It’s rather ironic that psychiatry appears to have a fundamental problem facing reality. At least that seems to be the conclusion Bob Whitaker has been reaching in a body of well reasoned and meticulously documented writing on the field.
In his recent reflections on what he learned when writing Psychiatry Under the Influence with Lisa Cosgrove, Bob offers us the hopeful observation that the pharmaceutical industry’s influence over psychiatry is being brought under control. And while they are no longer able to buy allegiance with overt gifts and financial handouts disguised as consulting fees, I found myself shaking my head at his optimism. It reminded me of Bob dubiously shaking his own head in 2004 as Loren Mosher opined that the new warning labels on the SSRIs would lead to their no longer being casually prescribed.
Big Pharma has done their job so well that they no longer need to bribe doctors with cash to get them to tout the party line. Their neurobiological belief system — that complex mental states can be meaningfully reduced to neurological structures and biochemical processes — is now so well entrenched in our culture it is becoming more and more difficult to find folks who doubt it, especially in medical schools and in departments of psychiatry. While MIA and similar efforts may be making headway in challenging the notion that drugs are a safe, effective response to life’s problems, the underlying belief in the brain chemistry explanation of human experience is still becoming more, not less solidly rooted in our culture.
Within the boundaries of their new, self-imposed restraint, the pharmaceutical companies can still support research, psychiatric training, departments of psychiatry, and continuing education without disguised cash handouts directly to prescribers. So while I doubt that they will lose their hold on psychiatry due to some cosmetic policy changes, they will eventually lose their pernicious influence. I believe there is hope; in fact, I am confident that as Shakespeare’s Launcelot said, “In the end truth will out.”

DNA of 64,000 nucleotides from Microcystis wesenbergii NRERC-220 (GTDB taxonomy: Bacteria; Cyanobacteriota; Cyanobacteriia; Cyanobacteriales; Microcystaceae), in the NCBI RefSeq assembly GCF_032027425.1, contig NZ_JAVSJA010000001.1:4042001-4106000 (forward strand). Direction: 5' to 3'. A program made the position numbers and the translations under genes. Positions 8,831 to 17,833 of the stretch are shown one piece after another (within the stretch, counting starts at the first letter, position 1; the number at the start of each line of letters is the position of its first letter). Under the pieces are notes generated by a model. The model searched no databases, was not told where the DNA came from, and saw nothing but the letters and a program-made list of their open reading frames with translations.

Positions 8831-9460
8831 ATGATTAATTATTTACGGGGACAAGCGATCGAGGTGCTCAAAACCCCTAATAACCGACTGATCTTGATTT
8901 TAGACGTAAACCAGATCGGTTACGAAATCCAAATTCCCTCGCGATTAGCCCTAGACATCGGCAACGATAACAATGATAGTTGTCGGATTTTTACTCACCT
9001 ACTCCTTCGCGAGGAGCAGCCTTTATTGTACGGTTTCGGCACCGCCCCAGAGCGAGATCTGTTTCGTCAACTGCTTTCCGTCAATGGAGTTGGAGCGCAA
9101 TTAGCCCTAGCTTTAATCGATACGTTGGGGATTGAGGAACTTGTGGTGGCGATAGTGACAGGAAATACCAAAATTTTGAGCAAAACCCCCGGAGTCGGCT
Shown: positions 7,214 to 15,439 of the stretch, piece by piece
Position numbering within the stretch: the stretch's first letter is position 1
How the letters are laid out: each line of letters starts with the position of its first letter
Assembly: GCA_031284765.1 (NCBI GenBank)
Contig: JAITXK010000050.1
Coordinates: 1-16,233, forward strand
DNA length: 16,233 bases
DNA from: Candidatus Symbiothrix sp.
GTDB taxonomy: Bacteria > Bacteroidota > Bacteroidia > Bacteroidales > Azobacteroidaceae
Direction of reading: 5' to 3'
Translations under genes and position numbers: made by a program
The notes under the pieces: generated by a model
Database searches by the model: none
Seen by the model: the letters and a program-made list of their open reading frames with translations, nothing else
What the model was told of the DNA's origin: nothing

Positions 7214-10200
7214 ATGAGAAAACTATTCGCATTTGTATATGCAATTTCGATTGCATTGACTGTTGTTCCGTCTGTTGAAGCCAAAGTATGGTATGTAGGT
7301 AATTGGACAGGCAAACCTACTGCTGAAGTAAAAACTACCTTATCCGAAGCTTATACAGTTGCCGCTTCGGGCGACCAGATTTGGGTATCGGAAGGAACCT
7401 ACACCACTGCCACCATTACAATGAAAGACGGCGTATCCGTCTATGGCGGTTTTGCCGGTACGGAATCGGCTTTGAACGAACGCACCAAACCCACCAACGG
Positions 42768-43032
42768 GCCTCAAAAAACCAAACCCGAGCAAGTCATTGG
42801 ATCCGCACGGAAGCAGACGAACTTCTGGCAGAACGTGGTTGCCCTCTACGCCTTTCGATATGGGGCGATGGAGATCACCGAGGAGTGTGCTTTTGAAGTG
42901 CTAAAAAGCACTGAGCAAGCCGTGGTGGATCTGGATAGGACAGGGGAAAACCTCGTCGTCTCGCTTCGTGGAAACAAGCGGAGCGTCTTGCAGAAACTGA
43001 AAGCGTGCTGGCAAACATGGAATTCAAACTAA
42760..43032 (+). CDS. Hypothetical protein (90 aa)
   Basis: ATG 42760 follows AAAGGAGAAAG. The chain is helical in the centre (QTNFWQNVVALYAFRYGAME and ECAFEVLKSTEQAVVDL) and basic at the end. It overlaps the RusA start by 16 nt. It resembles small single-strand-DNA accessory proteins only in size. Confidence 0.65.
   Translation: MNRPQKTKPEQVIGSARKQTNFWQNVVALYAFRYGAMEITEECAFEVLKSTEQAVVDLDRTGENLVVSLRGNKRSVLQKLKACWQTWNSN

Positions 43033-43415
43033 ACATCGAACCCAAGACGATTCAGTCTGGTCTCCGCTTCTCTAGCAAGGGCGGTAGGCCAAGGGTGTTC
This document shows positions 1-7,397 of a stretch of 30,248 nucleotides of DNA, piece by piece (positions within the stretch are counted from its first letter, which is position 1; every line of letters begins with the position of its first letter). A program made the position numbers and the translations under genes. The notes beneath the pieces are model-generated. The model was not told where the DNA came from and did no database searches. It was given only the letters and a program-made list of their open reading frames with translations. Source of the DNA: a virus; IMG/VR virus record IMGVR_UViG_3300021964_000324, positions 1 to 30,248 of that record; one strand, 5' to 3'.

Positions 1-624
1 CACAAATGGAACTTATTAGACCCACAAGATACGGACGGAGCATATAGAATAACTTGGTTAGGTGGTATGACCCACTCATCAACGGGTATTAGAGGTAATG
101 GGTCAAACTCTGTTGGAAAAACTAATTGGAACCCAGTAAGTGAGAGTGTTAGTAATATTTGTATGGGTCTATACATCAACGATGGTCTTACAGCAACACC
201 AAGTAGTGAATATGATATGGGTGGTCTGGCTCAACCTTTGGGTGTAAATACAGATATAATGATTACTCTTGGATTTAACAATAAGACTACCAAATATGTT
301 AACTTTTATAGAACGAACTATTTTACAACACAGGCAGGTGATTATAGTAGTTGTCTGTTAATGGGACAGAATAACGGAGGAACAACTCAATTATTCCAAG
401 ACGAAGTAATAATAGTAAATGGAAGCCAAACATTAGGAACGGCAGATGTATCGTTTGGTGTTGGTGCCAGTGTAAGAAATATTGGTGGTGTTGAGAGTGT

There is a solid principle underlying my faith. It is the principle underlying all science, which as Thomas Kuhn elucidated does not simply advance with new evidence and insight. Science is riddled with political struggle and ideological commitments to various theories and beliefs. Such commitments and beliefs die hard.
Though we may actually come to understand more about the relationship between our brains and our psychological experience, in the end truth will out and clinical, pharmaceutical biopsychiatry as it is understood and practiced today will be a thing of the past. Indeed, MIA is part of the political struggle that will enable reality to triumph over fiction in our collective understanding. This is how science progresses. Unfortunately, I believe that the struggle will be long and hard fought before most minds are won over. But truth will triumph in the end.
My favorite expression of the all-powerful principle that will yield this outcome was formulated by Philip K. Dick, a visionary who struggled with and explored the boundaries between reality, psychosis, and the manic depressive diagnosis given him by the doctors at the Orange County Medical Hospital. Dick said, “Reality is that which, when you stop believing in it, doesn’t go away.”
And while psychiatry has been tonguing and spitting out the bitter pill of reality, it won’t go away. In the end, they will have to swallow the bitter pill and face reality.
Mad in America hosts blogs by a diverse group of writers. These posts are designed to serve as a public forum for a discussion—broadly speaking—of psychiatry and its treatments. The opinions expressed are the writers’ own.